February 24, 2016 | For Pen + Brush, Inc., every day is a celebration of women in the arts. On March 6th from 3-5 pm, they will be co-hosting the event The Art of the Burqa. It will be a day of short films, artwork, poetry readings, and conversations between the artists and writers who collaborated on an issue of OF NOTE Magazine entitled The Burqa issue.


worldpolicyjournallogo2World Policy Journal, “Unveiling the History of the Burqa” by Bureen Ruffin
December 17, 2015 | Across the globe the burqa is ubiquitous: in the markets of Kabul, on the streets of New York City, on the runways of Givenchy, and in pop music videos. It is increasingly at the center of heated debates in the East and West, but little is known about the burqa’s origin and history, particularly in the West.


steinerlogoMarc Steiner Radio Show, “OF NOTE: The Burqa Issue, Examining Complicated Experiences of Women Who Wear the Burqa”
December 14, 2015 | We host a fascinating discussion based on the current issue of OF NOTE, one of the first online magazines focused on global artists using the arts as catalysts for activism and social change. We are discussing “The Burqa Issue,” which examines the complicated experiences of women who wear the burqa.




Augury Books, “The Burqa Issue in OF NOTE Magazine” by Julia Judge
December 10, 2015 | Of Note‘s current issue, “The Burqa“, tackles a subject most timely: the systematic oppression of minority groups in the United States and elsewhere based on religious belief, appearance, and cultural signifiers. Islamophobia runs rampant, showing itself in ways new and old, from electoral politics to the No-Fly List to targeted hate crimes.



washingtonpostlogoThe Washington Post, “The art of mass incarceration” by Radley Balko
January 27, 2015 | The sobering video above depicts the massive growth of the U.S. prison system, set to music. The video itself is a few years old, but it and creator Paul Rucker are also featured in the new edition of OF NOTE, a magazine about art and activism.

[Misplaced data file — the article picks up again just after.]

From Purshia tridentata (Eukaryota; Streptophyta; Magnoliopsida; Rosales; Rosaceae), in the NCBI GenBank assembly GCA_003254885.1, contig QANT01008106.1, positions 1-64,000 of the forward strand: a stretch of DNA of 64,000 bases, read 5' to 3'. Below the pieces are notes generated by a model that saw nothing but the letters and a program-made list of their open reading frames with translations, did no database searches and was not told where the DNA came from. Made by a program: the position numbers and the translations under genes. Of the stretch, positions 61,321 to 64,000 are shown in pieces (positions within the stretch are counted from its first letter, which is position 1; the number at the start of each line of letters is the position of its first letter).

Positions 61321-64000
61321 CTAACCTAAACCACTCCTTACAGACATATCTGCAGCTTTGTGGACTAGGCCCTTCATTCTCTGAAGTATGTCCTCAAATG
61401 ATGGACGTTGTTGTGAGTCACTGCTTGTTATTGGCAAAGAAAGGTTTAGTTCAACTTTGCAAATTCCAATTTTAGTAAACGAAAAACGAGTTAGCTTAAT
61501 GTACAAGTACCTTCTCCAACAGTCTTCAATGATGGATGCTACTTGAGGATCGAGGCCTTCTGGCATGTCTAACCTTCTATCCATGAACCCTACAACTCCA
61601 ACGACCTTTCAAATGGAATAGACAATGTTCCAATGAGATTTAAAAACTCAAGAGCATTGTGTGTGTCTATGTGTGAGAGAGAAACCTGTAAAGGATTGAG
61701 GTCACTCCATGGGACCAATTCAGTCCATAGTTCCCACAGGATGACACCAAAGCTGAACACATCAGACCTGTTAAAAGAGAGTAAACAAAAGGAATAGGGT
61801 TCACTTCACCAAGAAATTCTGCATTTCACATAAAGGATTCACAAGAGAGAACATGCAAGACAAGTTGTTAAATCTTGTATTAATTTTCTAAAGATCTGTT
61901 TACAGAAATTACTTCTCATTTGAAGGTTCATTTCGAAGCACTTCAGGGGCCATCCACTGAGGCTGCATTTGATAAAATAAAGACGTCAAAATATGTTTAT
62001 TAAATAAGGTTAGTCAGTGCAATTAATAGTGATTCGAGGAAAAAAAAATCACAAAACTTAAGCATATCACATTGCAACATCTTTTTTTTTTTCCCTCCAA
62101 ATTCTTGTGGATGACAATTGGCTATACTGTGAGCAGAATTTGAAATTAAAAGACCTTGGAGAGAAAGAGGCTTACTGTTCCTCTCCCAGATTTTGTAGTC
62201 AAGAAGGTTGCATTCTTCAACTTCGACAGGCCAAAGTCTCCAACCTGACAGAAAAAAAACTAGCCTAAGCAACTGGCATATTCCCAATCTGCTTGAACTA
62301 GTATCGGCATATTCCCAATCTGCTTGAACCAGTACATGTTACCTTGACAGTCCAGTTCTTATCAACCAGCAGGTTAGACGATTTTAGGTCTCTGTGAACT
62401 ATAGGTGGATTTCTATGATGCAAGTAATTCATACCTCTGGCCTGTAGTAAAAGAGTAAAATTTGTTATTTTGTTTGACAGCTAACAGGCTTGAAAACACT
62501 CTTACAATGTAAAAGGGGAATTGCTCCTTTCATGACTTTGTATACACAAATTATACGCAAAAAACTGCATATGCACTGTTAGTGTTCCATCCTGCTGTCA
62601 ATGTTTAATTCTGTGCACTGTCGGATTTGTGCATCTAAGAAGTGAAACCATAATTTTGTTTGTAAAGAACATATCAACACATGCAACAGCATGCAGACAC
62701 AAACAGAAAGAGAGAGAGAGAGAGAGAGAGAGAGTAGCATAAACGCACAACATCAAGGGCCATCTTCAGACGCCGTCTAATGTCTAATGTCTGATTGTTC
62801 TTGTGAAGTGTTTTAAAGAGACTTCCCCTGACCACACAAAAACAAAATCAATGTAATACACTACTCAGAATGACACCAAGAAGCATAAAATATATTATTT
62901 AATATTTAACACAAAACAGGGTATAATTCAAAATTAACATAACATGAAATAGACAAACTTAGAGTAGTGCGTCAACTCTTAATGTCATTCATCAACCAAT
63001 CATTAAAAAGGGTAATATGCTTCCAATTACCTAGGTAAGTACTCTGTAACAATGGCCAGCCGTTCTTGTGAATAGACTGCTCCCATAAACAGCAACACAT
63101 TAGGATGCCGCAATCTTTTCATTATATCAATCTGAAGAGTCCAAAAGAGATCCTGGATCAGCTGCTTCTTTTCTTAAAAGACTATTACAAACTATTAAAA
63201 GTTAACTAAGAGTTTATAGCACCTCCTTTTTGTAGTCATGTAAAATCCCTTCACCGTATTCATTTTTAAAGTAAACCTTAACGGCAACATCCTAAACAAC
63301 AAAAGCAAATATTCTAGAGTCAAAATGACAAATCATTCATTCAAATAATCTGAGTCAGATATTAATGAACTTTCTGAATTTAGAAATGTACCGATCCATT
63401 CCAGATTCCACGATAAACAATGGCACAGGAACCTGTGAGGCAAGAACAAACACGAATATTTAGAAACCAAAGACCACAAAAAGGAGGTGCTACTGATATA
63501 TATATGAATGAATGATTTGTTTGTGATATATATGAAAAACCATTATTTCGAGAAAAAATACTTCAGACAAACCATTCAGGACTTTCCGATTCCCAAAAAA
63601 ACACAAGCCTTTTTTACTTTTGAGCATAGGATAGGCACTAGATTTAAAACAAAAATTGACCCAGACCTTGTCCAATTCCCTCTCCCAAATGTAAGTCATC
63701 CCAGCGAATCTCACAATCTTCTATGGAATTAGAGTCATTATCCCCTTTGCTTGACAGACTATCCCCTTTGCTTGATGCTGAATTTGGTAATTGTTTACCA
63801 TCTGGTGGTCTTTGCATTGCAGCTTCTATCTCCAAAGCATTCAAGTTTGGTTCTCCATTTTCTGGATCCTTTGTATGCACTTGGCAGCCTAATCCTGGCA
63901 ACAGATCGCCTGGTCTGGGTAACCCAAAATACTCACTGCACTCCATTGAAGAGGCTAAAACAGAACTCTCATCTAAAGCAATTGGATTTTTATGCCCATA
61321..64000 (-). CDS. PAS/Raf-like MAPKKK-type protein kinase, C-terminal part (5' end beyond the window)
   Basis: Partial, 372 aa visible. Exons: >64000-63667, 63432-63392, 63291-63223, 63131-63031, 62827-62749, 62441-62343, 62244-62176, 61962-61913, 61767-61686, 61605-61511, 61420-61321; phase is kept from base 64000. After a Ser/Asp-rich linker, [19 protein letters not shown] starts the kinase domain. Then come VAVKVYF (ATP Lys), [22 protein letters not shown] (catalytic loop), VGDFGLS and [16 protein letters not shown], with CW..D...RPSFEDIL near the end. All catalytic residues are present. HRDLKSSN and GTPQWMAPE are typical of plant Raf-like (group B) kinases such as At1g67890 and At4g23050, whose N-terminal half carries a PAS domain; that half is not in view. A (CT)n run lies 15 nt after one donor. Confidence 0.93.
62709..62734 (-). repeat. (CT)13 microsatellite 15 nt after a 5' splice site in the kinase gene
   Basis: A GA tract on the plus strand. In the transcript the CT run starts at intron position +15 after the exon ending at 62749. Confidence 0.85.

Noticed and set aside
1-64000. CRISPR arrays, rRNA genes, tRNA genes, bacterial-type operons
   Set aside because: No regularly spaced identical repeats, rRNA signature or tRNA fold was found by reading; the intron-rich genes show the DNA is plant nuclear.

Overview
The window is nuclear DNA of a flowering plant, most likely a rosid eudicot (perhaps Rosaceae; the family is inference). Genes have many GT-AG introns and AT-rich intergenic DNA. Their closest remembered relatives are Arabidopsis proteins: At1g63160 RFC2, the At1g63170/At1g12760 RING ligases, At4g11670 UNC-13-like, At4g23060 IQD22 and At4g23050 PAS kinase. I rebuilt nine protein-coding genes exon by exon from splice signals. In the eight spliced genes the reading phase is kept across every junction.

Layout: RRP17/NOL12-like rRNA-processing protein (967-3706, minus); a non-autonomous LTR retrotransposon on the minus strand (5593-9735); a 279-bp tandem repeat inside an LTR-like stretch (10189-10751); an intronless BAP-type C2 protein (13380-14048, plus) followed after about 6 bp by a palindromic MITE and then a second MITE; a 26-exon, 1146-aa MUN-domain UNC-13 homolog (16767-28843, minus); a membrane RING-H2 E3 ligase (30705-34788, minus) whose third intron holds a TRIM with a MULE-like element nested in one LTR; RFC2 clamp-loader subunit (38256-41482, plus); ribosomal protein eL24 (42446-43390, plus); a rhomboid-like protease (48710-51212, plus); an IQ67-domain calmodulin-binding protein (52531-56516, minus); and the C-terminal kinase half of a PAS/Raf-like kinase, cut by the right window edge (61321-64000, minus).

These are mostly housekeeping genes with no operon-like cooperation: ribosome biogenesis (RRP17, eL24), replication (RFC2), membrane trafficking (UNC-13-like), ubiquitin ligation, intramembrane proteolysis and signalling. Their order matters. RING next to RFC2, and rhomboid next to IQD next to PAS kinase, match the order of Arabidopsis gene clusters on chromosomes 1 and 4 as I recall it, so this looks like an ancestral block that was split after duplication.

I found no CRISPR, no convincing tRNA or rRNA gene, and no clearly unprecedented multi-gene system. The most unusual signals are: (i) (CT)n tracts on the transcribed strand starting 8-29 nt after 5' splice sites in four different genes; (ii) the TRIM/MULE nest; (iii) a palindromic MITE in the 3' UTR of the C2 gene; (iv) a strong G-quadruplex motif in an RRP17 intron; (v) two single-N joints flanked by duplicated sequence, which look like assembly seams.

worldpolicyjournallogo2World Policy Journal, “A Mythology of Memory – Photo Essay,” by Berette Macaulay
October 21, 2014 | Though I will be a stranger in my land of origin, the importance of this journey is to bridge the gaps in my identity and my parents’ painful sabotage of identity. I want to know them in the historical and current political context of Sierra Leone; I want to know our story stripped of myth.


miami-herald-logo-175x180Miami Herald, “Migrants photograph perilous journeys to U.S.” by Asmara Pelupessy
July 12, 2014 | Photographer Encarni Pindado has been living and working in Mexico for the past three years, covering social issues with a focus on gender and migration. Journeying alongside migrants and collaborating with shelters, local non-governmental organizations, human rights activists and other journalists, she has gained the trust and access to tell integrated, truthful stories about migration.


huffpostlogoHuffPost Black Voices, “French Guiana Dancer Yannick Lebrun Finds “Home” In New Alvin Ailey Production Premiering on World AIDS Day” by Grace Aneiza Ali
December 5, 2011 | Yannick Lebrun’s story, of a twenty-four-year-old native of French Guiana turned world-traveling Alvin Ailey dancer, is rooted in humble beginnings. His leap from studying dance at the Adaclam School in Cayenne (capital city of French Guiana) to carving out a place for himself in the award-winning Alvin Ailey American Dance Theater is not a path frequently travelled.



tadiasTadias Magazine, “Art Talk: Photography in Ethiopia and Guyana” by Tadias Staff
April 21, 2015  | Award-winning photographers Aida Muluneh from Ethiopia and Grace Aneiza Ali of Guyana will present their work and participate in a conversation about photography in their respective countries at an event hosted by the Independent Curators International (ICI) next week in New York City.


nydailynewslogoNew York Daily News, “Photo Exhibition Fights Guyana Myths” by Jared McCalister
April 20, 2014 | The journey of Guyana-born Renaissance woman Grace Ali — a self-propelled projectile demolishing myths about her native country and its nationals around the world — continues on April 24 in Manhattan when she moderates a duscussion called “Visually Speaking: A Worldview from Guyana” at the New York Public Library’s Schomburg Center for Research in Black Culture.


steinerlogoMarc Steiner Radio Show, “Nueva Luz Journal: The Work of Guyanese Women Photographers”
October 30, 2013 | Grace Aneiza Ali, founder and editorial director of OF NOTE magazine; Miriam Romais, Editor of the Nueva Luz Journal; and Keisha Scarville,Photographer; join us to talk about this issue of Nueva Luz, which features under-the-radar Guyanese women photographers and their work.



DigialDiasporalogoDigital Diaspora Project, “A Story of A Guyanese Family: Grace Ali,” short film by Thomas Allen Harris
March 12, 2012 | Journalist Grace Ali speaks with filmmaker Thomas Allen Harris during DDFR Harlem Roadshow.



smallaxe-logoSmall Axe: A Caribbean Journal of Criticism, “Gazing Outward and Looking Back: Configuring Caribbean Visual Culture” by Roshini Kempadoo, (2013) Number 17 (41): 136-153.
2013 | Recent political agitations across countries, including those in Southern Europe, the Middle East, South America, and North and Middle Africa, are further problematized by the perceived failure of “state multiculturalism” in Europe.